Cesc Fabregas: Arsenal's Young Gun Is Now Barcelona's Second Best Player

A brilliant performance from Cesc helped Barca beat Bayer Leverkusen 3-1 last night. Yet beyond the metronomic passing and movement, Fabregas is behind only Messi in goals and assists and the improvement in his game is there for all to see...
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A brilliant performance from Cesc helped Barca beat Bayer Leverkusen 3-1 last night. Yet beyond the metronomic passing and movement, Fabregas is behind only Messi in goals and assists and the improvement in his game is there for all to see...

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If I was an Arsenal fan I’d probably be sick in my mouth every time I watched Barcelona. As a Liverpool fan I find it impossible to watch Real Madrid and see Xabi Alonso anchoring midfield without wanting to punch myself in the head at least twice every game. Yet as good a player as Xabi is, he’s no Cesc Fabregas, whose performance for Barcelona against Bayer Leverkusen in the Champions League last night was a study in how to play in Midfield.

Since I started the long road through my FA Coaching badges last summer people have asked me if I watch matches differently, and if it annoys me seeing professional footballers making a hash of basic techniques that I as a youth coach try and instill in the kids. In the case of Liverpool, I don’t watch matches differently, I’m a fan first. I rant, close my eyes, punch the odd thing and scream whenever I’m reminded (usually 10-15 times a game) that Glen Johnson has made it as an international right-back without the ability to defend side on and take a winger where he wants him to go rather than following him like a sheepdog.

Anyway, I digress. It has made me watch football differently. Often I’ll watch a game that I have no vested interest in and focus on one player, and last night, on Valentines Day, I left the missus downstairs* cooking while I watched Cesc Fabregas.

He’s scored more than Sanchez or Villa, created more than Xavi or Iniesta and is doing himself no harm of becoming captain when a few of the older players go over the hill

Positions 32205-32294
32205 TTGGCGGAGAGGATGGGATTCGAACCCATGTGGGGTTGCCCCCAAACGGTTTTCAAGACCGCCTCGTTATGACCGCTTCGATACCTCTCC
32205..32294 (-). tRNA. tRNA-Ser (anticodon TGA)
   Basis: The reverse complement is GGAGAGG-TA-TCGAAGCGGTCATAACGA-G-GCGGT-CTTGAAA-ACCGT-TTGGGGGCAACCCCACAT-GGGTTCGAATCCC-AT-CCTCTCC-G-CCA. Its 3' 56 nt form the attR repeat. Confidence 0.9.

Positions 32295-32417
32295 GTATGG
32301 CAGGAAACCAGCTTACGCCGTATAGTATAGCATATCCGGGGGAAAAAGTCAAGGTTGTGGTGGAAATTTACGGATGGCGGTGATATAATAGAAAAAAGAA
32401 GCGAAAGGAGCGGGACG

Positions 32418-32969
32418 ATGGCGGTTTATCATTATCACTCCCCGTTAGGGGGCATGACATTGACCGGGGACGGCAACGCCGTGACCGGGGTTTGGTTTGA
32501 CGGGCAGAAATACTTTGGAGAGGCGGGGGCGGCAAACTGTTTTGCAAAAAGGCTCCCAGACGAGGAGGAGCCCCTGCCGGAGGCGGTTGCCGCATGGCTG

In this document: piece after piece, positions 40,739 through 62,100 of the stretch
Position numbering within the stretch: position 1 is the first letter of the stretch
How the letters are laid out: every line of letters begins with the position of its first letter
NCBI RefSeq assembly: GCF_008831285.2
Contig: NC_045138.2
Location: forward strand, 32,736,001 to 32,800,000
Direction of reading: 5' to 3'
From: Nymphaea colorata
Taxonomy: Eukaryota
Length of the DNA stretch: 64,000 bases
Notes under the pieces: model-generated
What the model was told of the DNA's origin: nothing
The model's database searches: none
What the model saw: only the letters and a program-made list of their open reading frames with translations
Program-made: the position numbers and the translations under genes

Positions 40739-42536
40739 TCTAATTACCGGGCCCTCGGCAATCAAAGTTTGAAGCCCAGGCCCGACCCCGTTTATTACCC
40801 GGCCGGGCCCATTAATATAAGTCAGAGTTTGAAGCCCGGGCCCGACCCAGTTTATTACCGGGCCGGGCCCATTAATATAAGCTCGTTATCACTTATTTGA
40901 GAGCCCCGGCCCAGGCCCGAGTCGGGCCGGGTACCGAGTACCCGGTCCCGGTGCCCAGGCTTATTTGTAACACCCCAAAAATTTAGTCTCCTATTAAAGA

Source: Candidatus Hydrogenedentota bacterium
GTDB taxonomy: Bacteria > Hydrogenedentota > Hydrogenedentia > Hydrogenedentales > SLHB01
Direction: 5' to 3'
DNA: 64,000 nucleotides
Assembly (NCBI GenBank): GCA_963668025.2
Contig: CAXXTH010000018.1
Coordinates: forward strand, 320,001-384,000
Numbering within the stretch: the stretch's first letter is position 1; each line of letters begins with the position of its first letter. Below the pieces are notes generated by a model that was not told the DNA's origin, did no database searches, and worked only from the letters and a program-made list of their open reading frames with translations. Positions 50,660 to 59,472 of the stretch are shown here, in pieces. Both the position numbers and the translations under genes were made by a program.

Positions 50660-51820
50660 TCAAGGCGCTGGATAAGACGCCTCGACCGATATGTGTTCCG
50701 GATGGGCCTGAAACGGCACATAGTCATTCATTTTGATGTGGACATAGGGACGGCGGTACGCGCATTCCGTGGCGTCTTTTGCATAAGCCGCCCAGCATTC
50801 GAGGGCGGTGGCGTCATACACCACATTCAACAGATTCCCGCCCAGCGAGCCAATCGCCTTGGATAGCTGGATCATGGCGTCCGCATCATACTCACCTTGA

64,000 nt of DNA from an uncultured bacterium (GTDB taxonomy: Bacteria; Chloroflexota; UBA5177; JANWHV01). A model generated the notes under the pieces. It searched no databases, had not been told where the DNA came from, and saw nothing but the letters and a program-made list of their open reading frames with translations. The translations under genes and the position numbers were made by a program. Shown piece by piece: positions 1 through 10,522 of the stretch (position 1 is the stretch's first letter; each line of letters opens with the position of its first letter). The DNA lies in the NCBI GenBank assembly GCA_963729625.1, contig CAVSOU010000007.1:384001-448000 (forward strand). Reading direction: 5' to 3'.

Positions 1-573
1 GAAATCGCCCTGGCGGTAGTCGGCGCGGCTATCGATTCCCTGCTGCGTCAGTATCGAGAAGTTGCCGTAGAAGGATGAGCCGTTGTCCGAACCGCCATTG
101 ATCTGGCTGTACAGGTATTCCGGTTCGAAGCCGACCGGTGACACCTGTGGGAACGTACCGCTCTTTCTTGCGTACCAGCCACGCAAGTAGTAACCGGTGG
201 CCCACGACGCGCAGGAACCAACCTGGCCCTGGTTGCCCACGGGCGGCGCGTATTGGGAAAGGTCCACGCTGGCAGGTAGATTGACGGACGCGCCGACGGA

Jesus H Christ on a Sunday, what a performance. By the time 20 minutes had ticked over he’d completed as many passes as the entire Levekuesen team (34 to 33) and had extinguished any doubts I had about his positional sense when I watched him at Arsenal. His teammates, of course, help in this, what with them being hardwired into some central computer that tells them exactly when, where and why to move, but Fabregas stood out in more than one area.

He’s always been a good passer of the ball. Short, long, drilled, chipped, swerved, he’s pretty much technically perfect. His decision making has improved since he’s been at Barca but again you’d be right to point to the quality around him. His pass for Sanchez’s second goal, - when everyone assumed he was going to hit it into the space for Alves - was as good a traditional inside of the foot pass as you’ll see all season. By the end of the match he’d completed 97 of 107 passes, second only to Busquets who clocks them up in less dangerous areas.

Then there’s his movement. He didn’t stop running last night and as fit as he is, there is an economy to it that plenty of England internationals could learn from. There was one run, where he didn’t even touch the ball, that continually dragged the Bayer plays out of position and created space for Messi and Sanchez to run into. Starting in central midfield, he jogged out right and picked up the pace down the wing, ambled inside across the line of the defence and had the foresight to slowly drop off as the attack was still going. Two minutes later he again surged down the right to drill a cross in that Messi nearly reached.

While I’m not about to compare him with Messi, his influence on the team this season has gone beyond just economical passing and clever movement. In his 31 games he’s scored 15 and made 14 - only Messi betters him in every category. He’s scored more than Sanchez or Villa, created more than Xavi or Iniesta and is doing himself no harm of becoming captain when a few of the older players go over the hill in the next couple of seasons.

There is no element of schadenfreude in this piece, I genuinely feel sorry for Arsenal fans that he left and also because the Premier League is a poorer place without him. But sometimes players just fit teams and, although he was brilliant in London, he had to go home to improve as the demands on him at Arsenal would’ve continued to be unrealistic and he’d have become increasingly chippy.

And anyway, you’ve got Arteta and The Ox and we’ve got Charlie Adam, Hendo and Downing, so you won’t find me crowing anytime soon.

*In my defence we had people over and the boy had a mate for a sleepover. And Valentines Day is a rubbish anyway. She cooked Jolof rice if you’re interested. Tidy it was too…

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